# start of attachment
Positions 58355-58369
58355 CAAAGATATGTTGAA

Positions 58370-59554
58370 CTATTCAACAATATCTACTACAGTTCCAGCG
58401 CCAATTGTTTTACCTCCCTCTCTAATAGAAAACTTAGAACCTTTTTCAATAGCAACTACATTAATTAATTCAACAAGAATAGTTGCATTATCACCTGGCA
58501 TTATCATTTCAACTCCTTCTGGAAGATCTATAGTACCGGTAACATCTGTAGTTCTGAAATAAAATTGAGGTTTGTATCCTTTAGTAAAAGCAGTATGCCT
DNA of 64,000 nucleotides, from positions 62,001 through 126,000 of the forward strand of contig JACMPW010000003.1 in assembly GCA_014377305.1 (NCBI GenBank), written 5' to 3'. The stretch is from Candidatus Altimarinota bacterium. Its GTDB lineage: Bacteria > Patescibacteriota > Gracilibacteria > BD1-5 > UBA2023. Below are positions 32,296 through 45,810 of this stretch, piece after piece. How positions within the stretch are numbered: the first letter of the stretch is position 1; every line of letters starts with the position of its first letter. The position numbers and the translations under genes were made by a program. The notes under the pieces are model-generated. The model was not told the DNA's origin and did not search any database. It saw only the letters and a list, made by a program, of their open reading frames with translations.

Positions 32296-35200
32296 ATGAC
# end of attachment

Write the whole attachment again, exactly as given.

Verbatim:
Positions 58355-58369
58355 CAAAGATATGTTGAA

Positions 58370-59554
58370 CTATTCAACAATATCTACTACAGTTCCAGCG
58401 CCAATTGTTTTACCTCCCTCTCTAATAGAAAACTTAGAACCTTTTTCAATAGCAACTACATTAATTAATTCAACAAGAATAGTTGCATTATCACCTGGCA
58501 TTATCATTTCAACTCCTTCTGGAAGATCTATAGTACCGGTAACATCTGTAGTTCTGAAATAAAATTGAGGTTTGTATCCTTTAGTAAAAGCAGTATGCCT
DNA of 64,000 nucleotides, from positions 62,001 through 126,000 of the forward strand of contig JACMPW010000003.1 in assembly GCA_014377305.1 (NCBI GenBank), written 5' to 3'. The stretch is from Candidatus Altimarinota bacterium. Its GTDB lineage: Bacteria > Patescibacteriota > Gracilibacteria > BD1-5 > UBA2023. Below are positions 32,296 through 45,810 of this stretch, piece after piece. How positions within the stretch are numbered: the first letter of the stretch is position 1; every line of letters starts with the position of its first letter. The position numbers and the translations under genes were made by a program. The notes under the pieces are model-generated. The model was not told the DNA's origin and did not search any database. It saw only the letters and a list, made by a program, of their open reading frames with translations.

Positions 32296-35200
32296 ATGAC